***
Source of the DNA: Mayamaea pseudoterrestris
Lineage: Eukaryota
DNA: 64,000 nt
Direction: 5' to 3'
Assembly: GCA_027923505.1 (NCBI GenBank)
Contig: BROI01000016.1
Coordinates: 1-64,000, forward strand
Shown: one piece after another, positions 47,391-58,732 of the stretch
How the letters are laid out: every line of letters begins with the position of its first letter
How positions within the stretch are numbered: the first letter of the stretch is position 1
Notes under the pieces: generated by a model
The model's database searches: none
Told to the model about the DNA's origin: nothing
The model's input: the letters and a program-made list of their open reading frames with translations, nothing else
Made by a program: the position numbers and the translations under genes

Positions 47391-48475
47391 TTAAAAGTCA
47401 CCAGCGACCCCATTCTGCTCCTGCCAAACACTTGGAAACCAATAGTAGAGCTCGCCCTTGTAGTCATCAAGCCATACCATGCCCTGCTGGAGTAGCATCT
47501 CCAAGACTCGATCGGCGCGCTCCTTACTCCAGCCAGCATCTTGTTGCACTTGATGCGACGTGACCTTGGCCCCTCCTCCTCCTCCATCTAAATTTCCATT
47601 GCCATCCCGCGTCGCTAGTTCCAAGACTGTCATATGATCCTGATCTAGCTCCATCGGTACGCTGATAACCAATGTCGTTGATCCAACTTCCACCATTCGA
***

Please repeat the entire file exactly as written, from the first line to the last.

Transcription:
Source of the DNA: Mayamaea pseudoterrestris
Lineage: Eukaryota
DNA: 64,000 nt
Direction: 5' to 3'
Assembly: GCA_027923505.1 (NCBI GenBank)
Contig: BROI01000016.1
Coordinates: 1-64,000, forward strand
Shown: one piece after another, positions 47,391-58,732 of the stretch
How the letters are laid out: every line of letters begins with the position of its first letter
How positions within the stretch are numbered: the first letter of the stretch is position 1
Notes under the pieces: generated by a model
The model's database searches: none
Told to the model about the DNA's origin: nothing
The model's input: the letters and a program-made list of their open reading frames with translations, nothing else
Made by a program: the position numbers and the translations under genes

Positions 47391-48475
47391 TTAAAAGTCA
47401 CCAGCGACCCCATTCTGCTCCTGCCAAACACTTGGAAACCAATAGTAGAGCTCGCCCTTGTAGTCATCAAGCCATACCATGCCCTGCTGGAGTAGCATCT
47501 CCAAGACTCGATCGGCGCGCTCCTTACTCCAGCCAGCATCTTGTTGCACTTGATGCGACGTGACCTTGGCCCCTCCTCCTCCTCCATCTAAATTTCCATT
47601 GCCATCCCGCGTCGCTAGTTCCAAGACTGTCATATGATCCTGATCTAGCTCCATCGGTACGCTGATAACCAATGTCGTTGATCCAACTTCCACCATTCGA